Olivier, National Theatre, London
What is a national theatre for? You’d be forgiven for answering ‘complaining about’ given the amount of sniping regularly aimed at the institution. But with the launch of Public Acts, the National Theatre’s new national initiative, you feel that they’ve alighted on the answer. The desire to “create extraordinary acts of theatre and community” by collaborating with a range of organisations whose community reach is second to none, the first result of which is this production of Pericles which brings over 200 non-professional performers onto the stage of the Olivier Theatre.
Emily Lim’s production is thus a huge endeavour but one whose heart swells effortlessly to accommodate the full scope of its representation. The choice of Pericles is a canny one and Chris Bush’s adaptation loses none of its essentially random character, the introduction of music from Jim Fortune further democratising it and adding opportunities for participation. So as the titular Prince of Tyre is forced on a character-building journey for the ages, Tarsus becomes a land of kazoos and cheerleaders, Pentapolis rain macs and wry humour (“it’s a man-fish” “or a fish-man, it’s unclear”), Mytilene a party island presided over by a drag queen.
Supporting the company are a small group of professionals who take on the leading parts. Ashley Zhangazha does a fearsomely good job in tracking the huge emotional arc of Pericles’ epic journey (and reminding us he’s quite the nifty singer), Naana Agyei-Ampadu is achingly good as the tragic Thaisa, and Audrey Brisson does an equally good job at fleshing out a middling role into something more affecting as Marina. But the real joys of this Pericles comes in the varying contributions from the ensemble and from the seven performance groups who are given the chance to shine in cameos.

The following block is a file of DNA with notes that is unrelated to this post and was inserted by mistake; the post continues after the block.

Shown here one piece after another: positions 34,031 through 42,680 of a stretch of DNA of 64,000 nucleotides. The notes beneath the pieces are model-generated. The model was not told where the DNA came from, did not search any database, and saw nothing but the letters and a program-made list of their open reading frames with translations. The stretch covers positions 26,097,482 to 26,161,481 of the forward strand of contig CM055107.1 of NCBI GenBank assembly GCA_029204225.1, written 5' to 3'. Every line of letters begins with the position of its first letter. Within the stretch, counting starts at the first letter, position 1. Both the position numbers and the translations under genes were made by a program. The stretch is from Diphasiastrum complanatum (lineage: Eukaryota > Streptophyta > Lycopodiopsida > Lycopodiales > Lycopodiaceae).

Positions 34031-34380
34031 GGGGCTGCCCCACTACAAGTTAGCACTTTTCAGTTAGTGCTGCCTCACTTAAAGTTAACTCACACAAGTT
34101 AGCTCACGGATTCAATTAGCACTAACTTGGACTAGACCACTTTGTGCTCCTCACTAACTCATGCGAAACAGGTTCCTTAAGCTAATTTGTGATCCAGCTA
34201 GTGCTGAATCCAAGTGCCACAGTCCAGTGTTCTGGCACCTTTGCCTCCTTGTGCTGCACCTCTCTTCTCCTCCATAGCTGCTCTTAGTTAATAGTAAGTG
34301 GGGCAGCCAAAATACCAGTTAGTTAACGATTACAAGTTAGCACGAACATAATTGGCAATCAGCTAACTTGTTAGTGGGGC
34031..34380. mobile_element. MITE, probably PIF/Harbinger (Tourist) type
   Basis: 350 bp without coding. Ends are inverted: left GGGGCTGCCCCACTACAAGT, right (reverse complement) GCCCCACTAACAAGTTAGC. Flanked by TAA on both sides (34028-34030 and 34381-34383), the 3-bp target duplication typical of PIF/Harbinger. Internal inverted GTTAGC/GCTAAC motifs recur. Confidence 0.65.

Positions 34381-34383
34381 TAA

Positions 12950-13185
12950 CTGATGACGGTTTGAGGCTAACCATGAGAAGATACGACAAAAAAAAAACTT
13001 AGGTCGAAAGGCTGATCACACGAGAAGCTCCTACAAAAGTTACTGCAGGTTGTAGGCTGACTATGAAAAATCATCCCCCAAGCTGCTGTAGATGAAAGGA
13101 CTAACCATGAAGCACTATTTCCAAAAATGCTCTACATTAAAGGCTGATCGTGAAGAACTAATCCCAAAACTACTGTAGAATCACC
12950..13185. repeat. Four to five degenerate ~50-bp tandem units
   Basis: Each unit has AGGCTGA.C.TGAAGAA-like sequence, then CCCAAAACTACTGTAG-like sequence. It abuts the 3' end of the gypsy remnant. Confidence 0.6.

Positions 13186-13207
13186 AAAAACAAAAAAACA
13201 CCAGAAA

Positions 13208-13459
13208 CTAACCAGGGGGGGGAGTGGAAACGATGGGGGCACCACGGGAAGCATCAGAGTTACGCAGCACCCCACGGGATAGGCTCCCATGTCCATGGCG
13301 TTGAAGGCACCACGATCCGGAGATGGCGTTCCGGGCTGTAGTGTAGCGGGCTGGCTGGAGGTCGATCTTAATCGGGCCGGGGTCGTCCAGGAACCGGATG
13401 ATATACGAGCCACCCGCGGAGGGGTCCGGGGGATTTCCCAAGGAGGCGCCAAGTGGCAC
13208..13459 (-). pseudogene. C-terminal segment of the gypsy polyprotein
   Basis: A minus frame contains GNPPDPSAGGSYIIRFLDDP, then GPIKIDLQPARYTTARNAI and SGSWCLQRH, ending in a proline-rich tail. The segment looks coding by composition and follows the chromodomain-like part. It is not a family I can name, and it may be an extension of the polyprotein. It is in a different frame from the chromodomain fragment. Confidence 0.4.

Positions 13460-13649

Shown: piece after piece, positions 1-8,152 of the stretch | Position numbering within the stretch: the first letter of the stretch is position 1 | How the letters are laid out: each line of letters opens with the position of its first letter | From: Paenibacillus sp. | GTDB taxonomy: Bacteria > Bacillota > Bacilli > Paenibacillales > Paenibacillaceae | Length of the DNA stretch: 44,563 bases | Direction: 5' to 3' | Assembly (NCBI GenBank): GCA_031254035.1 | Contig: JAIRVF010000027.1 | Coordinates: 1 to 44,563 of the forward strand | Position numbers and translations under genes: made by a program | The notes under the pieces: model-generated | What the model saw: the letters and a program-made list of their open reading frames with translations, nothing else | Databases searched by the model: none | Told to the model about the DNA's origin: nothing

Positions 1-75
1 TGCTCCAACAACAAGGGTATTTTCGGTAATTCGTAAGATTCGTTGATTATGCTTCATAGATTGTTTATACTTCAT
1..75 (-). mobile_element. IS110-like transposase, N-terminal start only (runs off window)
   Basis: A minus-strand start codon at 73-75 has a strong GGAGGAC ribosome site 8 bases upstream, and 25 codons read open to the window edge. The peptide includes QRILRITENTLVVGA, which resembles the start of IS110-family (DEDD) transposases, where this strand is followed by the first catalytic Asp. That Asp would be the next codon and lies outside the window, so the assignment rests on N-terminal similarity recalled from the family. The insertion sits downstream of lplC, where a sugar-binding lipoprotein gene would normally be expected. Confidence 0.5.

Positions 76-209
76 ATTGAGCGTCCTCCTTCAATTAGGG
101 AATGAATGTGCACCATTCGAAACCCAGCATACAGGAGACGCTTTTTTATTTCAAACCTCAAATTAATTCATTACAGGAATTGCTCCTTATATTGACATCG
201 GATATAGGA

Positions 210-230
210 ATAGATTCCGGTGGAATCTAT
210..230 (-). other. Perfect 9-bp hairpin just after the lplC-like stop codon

The joyful harmonies of Faithworks Gospel Choir and the haunting voices of the London Bulgarian Choir with stunning soloist Dessislava Stefanova, the sweet moves of Manifest Nation and The Archetype Dance Team. And any number of the performers who all took their moment to shine – Helen Adesanya’s adorable child Marina; David Buttigieg, Paris Easton, Edris Olive and Mieko Wertheim as the suitors who have a dance-off rather than a jousting match; the young women who spoke so eloquently in the chorus. In the riot of fun that is Fly Davis’ set design, everyone seems to be having the time of their lives.
So this. This is what a National Theatre is for, embracing the full diversity of British society in every shape, size, age and ability and giving it a chance to shine on one of the largest stages in the country. Combining with the exuberant feel of carnival with the sincerity of the most serious of dramas, this Pericles proves a heart-lifting triumph. And it is also a timely reminder of the joy and the potential of theatre – you really hope some of this transformative spirit is infused into the National’s working practices and from there, further afield too. There’s so much that so many can learn here.